8 Germanic Studies The undergraduate degree in Germanic studies emphasizes knowledge and awareness of: the fundamental outlines of German history and culture; the history of modern German literature, 1750 to the present; cultural developments in modern German-speaking Central Europe, such as the arts, the cinema, and architecture; and central issues such as the Nazi era and the Holocaust, the roles of women, German attitudes toward non Germans, German culture after reunification, and their reflection in German literature, arts, and media. In addition, students completing the degree in Germanic studies are expected to acquire the ability and skills to: read German at a level at which critical literary and cultural analyses can be performed; write and speak German sufficiently to participate in critical discussions and write critical essays; and speak and comprehend German sufficiently for all situations in daily life, especially the business and professional sectors of German life. German Knowledge: * by learning German, students develop insights into the constitutive nature of language itself, and how discourse shapes social and symbolic realities * students become familiar with representative works from German literature and cultural history as studied within a U.S.-American perspective * students connect content with other academic subject areas to acquire knowledge, e.g., historical and cultural studies, psycho-and sociolinguistics, anthropology, education * students are enabled to participate in multilingual communities at home and around the world through ethnographic research projects and study abroad programs * students can successfully participate in written and spoken basic academic discourse in German Skills: Students acquire an advanced low level of language proficiency in the four foreign language skills (Speaking, Listening, Writing and Reading) as applicable within the three modes of communication: interpersonal (involving twoway interactive communication); interpretive (relating to the understanding of spoken or written German); and presentational (involving creating spoken or written German). du/undergrad/usli.php Office of the Provost 8 of 11 10/23/2009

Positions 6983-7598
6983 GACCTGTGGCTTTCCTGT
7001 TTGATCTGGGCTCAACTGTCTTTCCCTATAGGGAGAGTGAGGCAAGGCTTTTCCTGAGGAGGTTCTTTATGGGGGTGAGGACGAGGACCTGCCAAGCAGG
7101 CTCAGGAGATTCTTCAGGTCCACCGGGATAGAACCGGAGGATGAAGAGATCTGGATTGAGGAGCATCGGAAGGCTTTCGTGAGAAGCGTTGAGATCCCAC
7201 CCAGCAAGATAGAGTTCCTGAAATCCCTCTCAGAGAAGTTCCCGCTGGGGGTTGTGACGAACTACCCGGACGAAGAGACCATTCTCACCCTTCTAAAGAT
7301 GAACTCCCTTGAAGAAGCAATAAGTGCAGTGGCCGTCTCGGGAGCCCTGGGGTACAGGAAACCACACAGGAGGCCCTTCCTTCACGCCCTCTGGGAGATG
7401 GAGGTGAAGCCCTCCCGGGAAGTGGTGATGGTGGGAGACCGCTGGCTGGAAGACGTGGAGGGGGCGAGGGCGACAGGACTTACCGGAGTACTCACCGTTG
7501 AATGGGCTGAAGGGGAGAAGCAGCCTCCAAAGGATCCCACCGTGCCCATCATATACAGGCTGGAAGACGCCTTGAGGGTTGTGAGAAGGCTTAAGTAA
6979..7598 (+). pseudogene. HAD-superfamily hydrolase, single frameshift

9 Italian Italian Studies The undergraduate degree in Italian emphasizes knowledge and awareness of: the fundamental outlines of the history of Italian literature from the Middle Ages to the present; significant works of Italian literature and the contribution to world literature of Italian letters; the historical context in which particular works were written; contemporary Italian culture, politics, and current events; a range of literary genres, their development and reception, and relevant critical methodologies; and the grammatical structure of modern standard Italian. In addition, students completing the degree in Italian are expected to acquire the ability and skills to: speak and understand modern, spoken, standard Italian sufficient for all purposes of daily life and for intellectual discussion in academic settings; read and write modern standard Italian with sufficient fluency and correctness for successful literary or linguistic analysis of Italian texts; analyze and interpret literary texts in terms of style, plot structure, characters, themes, and the use of literary devices; communicate such analyses and interpretations simply in Italian or at a more sophisticated level in English, and discuss a wide range of topics concerning Italian culture, civilization, and current events; and follow with reasonable comprehension authentic Italian broadcasts or film. * Develop proficiency, approximating to that of an educated native speaker, in speaking, reading, writing, and comprehending Italian; * Be broadly familiar with the historical development of Italian culture from the Middle Ages to the present day; * Acquire detailed familiarity, through intensive and focused study. with a chronologically and generically disparate selection of cultural phenomena connected with Italy and the history of their critical and social reception; * Develop advanced skills in the critical analysis of literary texts and other cultural materials (e.g. films, paintings, musical compositions, historical documents, critical theories, social practices); * Have awareness and experience of a variety of approaches to the study of Italian culture, as practiced in both the humanities and the social sciences, and of the ways in which these may intersect to generate interdisciplinary study; * Learn to conduct research, i.e. to gather and evaluate evidence relating to a hypothesis and construct an argument using it; * Learn to assess the validity of evidence-based argumentation conducted by others; * Be aware of, and scrupulously practice, ethics-based protocols of citation etc. in academic research and writing; * Write clearly, accurately, and persuasively in both Italian and English; * Where practically possible, encounter contemporary Italian culture directly through study or travel in Italy. In this respect, study abroad might well constitute a capstone experience. * Develop a sense of the study of Italian culture not merely as an end in itself but as an integral part of a potentially unbounded set of processes and relationships through the exploration of which thinking human beings engage with the world they inhabit. /undergraduate/usli.sht ml Office of the Provost 9 of 11 10/23/2009